Lets say its 3000 in total value and you "say" that it will last you 3 years. Thus each year, you can further reduce your taxable income by 1000 each year. That deduction is claimed under equipment. That is if its 100% used for work. If its 50% used for work, then it will be 500 each year instead.

OziMac
14th November 2004, 08:59 AM
Good point Jmi.

The only thing with depreciation is that the ATO have decreed the useful life of a laptop as two years, so its strictly limited to 50% of the value of the laptop in each of those two years. But again, another useful way of spreading the cost of the laptop through tax.

elvis
14th November 2004, 09:36 AM
The easiest way to claim your IT needs is through leasing:

http://www.rnt-it.com/content/view/18/41/

You don't own the item, so there's no depreciation schedule needed. You get monthly invoices from the leassor which are all tax deductable as businesses expenses, and the lease is typically 24-36 months, which is the standard acceptable life for IT goods.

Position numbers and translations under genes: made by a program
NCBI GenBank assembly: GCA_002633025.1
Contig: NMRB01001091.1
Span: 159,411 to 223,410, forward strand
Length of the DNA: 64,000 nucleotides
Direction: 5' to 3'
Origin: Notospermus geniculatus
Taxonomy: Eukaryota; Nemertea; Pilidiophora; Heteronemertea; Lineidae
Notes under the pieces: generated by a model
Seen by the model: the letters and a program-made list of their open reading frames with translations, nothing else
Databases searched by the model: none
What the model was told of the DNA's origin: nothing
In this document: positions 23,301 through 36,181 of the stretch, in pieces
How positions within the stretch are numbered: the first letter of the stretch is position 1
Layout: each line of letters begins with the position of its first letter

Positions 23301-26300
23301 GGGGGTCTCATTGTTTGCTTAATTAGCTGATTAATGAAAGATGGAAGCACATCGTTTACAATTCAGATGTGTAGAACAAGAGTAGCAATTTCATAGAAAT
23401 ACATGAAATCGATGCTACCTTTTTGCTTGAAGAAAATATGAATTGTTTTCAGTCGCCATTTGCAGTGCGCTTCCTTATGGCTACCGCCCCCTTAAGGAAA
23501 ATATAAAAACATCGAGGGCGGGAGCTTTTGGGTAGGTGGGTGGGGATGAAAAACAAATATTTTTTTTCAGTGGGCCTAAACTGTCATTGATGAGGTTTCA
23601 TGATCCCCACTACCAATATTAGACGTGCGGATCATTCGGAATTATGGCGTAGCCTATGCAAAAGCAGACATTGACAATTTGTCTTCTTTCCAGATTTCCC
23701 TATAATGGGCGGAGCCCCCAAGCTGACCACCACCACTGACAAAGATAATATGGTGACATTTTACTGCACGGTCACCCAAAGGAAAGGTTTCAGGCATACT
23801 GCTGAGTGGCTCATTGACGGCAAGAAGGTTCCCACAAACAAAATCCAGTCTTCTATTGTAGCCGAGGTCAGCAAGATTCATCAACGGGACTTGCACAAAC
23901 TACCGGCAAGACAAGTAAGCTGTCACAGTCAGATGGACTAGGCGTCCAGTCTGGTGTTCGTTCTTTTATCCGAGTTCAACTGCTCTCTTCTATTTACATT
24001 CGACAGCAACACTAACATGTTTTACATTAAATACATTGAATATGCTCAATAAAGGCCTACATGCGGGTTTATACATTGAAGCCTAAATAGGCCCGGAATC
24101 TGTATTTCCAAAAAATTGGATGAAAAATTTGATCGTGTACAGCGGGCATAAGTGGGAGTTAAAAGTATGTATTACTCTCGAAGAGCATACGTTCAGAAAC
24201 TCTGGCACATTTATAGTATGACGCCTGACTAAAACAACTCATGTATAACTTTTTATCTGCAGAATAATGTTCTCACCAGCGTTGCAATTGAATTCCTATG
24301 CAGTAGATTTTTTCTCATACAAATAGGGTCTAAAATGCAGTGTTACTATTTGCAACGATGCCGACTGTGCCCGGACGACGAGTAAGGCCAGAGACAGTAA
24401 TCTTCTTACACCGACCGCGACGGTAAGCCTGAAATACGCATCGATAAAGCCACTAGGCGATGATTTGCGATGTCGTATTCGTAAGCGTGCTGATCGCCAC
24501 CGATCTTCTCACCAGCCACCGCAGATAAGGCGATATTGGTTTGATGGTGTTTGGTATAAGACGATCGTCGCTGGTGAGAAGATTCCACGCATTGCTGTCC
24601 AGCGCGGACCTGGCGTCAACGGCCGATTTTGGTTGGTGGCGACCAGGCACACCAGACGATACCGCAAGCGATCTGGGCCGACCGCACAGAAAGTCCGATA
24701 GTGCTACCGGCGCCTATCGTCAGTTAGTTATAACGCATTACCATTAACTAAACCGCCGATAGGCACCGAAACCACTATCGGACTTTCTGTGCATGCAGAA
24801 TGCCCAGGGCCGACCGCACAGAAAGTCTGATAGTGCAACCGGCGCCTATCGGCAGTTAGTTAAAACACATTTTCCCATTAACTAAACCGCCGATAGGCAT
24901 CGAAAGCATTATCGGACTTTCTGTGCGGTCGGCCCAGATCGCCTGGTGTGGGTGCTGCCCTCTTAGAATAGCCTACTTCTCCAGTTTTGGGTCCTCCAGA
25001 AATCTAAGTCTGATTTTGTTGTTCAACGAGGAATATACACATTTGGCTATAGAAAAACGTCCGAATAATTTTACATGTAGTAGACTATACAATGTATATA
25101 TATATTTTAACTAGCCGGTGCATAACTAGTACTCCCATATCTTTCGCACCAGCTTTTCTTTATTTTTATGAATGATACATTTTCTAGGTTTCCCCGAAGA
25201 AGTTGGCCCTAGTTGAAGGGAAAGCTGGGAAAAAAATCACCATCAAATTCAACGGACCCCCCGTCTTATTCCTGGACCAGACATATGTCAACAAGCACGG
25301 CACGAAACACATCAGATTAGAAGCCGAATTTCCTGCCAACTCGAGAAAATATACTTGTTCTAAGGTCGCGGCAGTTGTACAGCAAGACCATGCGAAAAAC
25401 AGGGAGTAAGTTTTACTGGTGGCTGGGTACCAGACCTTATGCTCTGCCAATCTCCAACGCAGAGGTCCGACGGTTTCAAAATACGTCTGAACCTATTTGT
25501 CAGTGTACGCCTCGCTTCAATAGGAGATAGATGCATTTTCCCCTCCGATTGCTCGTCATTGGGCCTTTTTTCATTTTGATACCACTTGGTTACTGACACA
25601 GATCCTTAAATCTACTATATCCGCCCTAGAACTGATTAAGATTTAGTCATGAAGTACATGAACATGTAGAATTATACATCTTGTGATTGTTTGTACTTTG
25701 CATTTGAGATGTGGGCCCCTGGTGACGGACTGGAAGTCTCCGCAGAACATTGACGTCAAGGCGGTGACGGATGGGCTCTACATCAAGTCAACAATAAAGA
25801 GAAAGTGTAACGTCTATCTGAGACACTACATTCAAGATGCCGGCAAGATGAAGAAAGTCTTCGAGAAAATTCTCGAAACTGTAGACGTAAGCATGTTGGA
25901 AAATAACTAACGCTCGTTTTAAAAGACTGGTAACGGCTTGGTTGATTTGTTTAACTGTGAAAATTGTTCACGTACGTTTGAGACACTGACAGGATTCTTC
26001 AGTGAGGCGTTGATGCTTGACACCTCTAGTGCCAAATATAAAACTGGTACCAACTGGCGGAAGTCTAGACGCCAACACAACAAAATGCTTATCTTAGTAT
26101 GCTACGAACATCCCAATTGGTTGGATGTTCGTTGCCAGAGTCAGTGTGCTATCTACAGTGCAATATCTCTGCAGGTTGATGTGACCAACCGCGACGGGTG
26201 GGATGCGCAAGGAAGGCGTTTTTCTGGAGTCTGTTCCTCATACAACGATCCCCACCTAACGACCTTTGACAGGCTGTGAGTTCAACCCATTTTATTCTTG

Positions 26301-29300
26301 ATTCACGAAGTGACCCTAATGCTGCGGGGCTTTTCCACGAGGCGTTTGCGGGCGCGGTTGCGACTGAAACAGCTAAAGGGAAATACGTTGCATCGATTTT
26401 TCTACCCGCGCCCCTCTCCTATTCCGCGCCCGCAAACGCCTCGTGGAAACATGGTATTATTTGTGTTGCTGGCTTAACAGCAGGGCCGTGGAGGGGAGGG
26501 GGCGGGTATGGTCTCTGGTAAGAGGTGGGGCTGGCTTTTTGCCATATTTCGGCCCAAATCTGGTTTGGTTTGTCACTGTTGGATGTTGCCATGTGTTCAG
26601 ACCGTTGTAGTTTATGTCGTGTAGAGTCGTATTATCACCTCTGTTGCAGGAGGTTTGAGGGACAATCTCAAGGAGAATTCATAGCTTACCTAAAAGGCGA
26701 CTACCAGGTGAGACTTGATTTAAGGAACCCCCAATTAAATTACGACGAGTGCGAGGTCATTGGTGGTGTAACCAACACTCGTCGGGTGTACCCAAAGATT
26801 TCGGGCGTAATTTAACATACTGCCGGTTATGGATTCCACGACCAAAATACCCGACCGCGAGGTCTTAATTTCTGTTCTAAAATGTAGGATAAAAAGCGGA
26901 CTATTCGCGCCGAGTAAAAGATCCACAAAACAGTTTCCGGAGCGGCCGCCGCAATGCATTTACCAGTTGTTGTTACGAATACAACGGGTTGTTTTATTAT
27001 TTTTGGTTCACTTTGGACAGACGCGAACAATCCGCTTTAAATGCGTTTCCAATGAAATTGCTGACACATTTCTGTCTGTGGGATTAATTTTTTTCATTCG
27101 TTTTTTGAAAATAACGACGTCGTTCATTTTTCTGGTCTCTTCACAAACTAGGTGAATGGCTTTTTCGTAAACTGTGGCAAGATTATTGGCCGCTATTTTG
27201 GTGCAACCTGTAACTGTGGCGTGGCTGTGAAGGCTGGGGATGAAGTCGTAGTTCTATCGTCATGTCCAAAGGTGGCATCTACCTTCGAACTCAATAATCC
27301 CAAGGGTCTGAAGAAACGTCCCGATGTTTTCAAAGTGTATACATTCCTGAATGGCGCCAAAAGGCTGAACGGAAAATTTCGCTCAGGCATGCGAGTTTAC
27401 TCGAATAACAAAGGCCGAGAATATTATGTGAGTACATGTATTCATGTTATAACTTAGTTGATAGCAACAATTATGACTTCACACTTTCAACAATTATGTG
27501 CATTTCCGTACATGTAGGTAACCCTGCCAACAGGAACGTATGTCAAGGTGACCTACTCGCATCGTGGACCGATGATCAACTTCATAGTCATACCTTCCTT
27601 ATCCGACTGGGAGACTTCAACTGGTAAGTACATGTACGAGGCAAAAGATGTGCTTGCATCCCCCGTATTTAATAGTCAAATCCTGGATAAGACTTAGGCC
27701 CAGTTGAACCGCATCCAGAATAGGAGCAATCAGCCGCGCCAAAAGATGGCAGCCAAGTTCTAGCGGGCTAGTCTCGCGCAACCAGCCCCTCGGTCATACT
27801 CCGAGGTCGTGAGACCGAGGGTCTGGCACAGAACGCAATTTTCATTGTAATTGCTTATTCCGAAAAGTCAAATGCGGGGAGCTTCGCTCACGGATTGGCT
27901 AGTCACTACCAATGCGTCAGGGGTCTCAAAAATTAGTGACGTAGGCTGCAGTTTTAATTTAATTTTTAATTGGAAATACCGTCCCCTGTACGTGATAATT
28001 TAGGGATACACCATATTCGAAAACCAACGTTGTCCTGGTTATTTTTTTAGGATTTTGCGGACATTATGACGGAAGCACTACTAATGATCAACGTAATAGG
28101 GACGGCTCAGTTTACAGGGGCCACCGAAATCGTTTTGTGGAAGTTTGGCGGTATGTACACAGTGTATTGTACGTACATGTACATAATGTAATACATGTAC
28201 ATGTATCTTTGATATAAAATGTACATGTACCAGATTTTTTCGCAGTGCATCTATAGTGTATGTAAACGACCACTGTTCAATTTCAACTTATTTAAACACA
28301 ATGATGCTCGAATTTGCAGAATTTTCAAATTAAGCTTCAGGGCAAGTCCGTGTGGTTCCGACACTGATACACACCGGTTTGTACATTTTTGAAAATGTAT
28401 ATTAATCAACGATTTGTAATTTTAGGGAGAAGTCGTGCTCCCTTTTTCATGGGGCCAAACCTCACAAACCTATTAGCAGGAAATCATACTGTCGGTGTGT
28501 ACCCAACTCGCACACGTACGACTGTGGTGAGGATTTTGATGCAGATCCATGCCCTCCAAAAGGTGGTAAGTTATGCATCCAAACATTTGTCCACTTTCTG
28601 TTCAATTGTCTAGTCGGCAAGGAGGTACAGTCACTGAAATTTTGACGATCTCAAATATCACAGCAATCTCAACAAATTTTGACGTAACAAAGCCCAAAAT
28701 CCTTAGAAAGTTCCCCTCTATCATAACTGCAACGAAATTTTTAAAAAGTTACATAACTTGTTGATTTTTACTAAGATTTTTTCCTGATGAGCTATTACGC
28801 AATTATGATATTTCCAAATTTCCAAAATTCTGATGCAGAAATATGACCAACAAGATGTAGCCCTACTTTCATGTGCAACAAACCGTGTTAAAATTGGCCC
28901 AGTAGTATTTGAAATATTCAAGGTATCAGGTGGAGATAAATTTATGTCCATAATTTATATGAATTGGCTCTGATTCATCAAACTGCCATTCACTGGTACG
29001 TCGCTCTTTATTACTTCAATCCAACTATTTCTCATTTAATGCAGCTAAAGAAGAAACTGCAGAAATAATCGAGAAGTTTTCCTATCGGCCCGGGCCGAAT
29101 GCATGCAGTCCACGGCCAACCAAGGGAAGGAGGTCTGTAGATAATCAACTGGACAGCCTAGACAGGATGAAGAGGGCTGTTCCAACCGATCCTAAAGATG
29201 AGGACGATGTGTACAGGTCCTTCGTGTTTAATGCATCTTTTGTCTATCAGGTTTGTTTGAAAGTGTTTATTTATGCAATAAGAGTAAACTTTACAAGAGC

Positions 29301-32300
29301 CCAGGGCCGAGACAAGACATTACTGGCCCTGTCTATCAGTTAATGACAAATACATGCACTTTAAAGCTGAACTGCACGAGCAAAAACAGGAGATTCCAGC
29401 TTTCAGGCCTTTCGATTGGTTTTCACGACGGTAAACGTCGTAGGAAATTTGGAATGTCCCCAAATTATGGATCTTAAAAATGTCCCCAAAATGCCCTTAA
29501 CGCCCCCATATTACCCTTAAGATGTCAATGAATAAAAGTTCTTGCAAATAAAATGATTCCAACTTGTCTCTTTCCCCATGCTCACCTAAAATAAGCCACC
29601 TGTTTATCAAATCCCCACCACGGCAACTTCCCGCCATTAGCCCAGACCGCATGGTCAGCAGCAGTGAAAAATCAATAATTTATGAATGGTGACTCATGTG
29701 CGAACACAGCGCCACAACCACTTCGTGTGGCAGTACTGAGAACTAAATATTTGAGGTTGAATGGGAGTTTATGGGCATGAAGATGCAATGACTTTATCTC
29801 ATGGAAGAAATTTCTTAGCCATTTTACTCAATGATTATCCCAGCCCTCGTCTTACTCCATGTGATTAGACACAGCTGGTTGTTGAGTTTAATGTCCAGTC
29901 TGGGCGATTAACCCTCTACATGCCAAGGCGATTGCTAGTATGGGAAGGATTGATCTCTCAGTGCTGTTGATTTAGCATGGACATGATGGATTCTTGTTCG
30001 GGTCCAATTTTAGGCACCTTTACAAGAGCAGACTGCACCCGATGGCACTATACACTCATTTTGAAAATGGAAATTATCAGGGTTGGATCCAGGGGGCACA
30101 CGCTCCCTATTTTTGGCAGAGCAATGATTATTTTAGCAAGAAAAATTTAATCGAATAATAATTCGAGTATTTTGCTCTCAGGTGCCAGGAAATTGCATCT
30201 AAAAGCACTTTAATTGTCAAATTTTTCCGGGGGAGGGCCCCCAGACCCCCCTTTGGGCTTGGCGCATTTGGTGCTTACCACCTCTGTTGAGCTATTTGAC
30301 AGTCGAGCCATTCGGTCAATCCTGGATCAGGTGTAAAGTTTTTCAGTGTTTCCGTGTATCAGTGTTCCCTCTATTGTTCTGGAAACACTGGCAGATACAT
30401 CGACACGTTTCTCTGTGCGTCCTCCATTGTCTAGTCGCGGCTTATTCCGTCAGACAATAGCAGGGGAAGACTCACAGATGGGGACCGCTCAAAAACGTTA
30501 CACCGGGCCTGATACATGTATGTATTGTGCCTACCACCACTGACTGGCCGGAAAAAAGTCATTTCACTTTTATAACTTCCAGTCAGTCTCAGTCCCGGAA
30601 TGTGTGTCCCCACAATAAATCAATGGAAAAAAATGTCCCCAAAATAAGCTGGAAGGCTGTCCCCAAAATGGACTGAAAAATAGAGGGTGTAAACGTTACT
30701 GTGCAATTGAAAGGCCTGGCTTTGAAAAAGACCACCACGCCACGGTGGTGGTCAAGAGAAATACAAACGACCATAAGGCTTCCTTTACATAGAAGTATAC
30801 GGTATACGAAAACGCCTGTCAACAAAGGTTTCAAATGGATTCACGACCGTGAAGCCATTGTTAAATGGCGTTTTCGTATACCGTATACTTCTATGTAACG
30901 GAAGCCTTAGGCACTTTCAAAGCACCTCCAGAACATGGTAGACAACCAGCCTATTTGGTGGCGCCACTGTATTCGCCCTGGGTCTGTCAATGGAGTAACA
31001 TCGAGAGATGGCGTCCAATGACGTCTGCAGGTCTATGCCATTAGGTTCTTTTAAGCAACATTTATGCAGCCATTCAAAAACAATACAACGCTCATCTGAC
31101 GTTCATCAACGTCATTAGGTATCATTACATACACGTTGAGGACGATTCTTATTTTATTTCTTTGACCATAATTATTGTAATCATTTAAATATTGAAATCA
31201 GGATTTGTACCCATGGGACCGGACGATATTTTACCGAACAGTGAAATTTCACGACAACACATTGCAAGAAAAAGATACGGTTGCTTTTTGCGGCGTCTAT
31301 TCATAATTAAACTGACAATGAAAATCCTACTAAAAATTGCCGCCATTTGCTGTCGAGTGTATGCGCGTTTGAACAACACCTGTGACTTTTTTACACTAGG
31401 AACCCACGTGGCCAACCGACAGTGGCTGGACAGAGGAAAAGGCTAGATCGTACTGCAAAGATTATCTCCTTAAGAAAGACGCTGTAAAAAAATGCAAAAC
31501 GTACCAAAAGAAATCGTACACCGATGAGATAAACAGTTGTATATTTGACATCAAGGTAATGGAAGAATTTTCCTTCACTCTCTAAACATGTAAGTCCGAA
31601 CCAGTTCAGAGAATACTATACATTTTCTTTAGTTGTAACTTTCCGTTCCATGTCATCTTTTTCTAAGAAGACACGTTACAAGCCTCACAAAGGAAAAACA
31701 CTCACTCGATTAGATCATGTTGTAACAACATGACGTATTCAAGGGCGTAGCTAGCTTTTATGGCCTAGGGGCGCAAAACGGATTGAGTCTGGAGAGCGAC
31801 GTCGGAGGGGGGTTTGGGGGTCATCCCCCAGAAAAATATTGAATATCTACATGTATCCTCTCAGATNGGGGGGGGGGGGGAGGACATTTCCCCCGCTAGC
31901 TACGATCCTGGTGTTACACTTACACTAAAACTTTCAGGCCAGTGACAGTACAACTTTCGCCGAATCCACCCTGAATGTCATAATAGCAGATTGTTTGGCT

Lease the item through a small or home business name, or even personally for business-related purposes. All of your monthly lease costs are then simply cliamed in your annual tax return.

Best of all, every 3 years you get to upgrade for the same monthly cost!

OziMac
14th November 2004, 10:32 AM
The only difference with leasing is that although you end up paying off an amount closely proportional to the purchase price of the item, you never own it - cleverly beneficial for the leasing company, but not as great for you unless you are willing to perpetually lease items from them.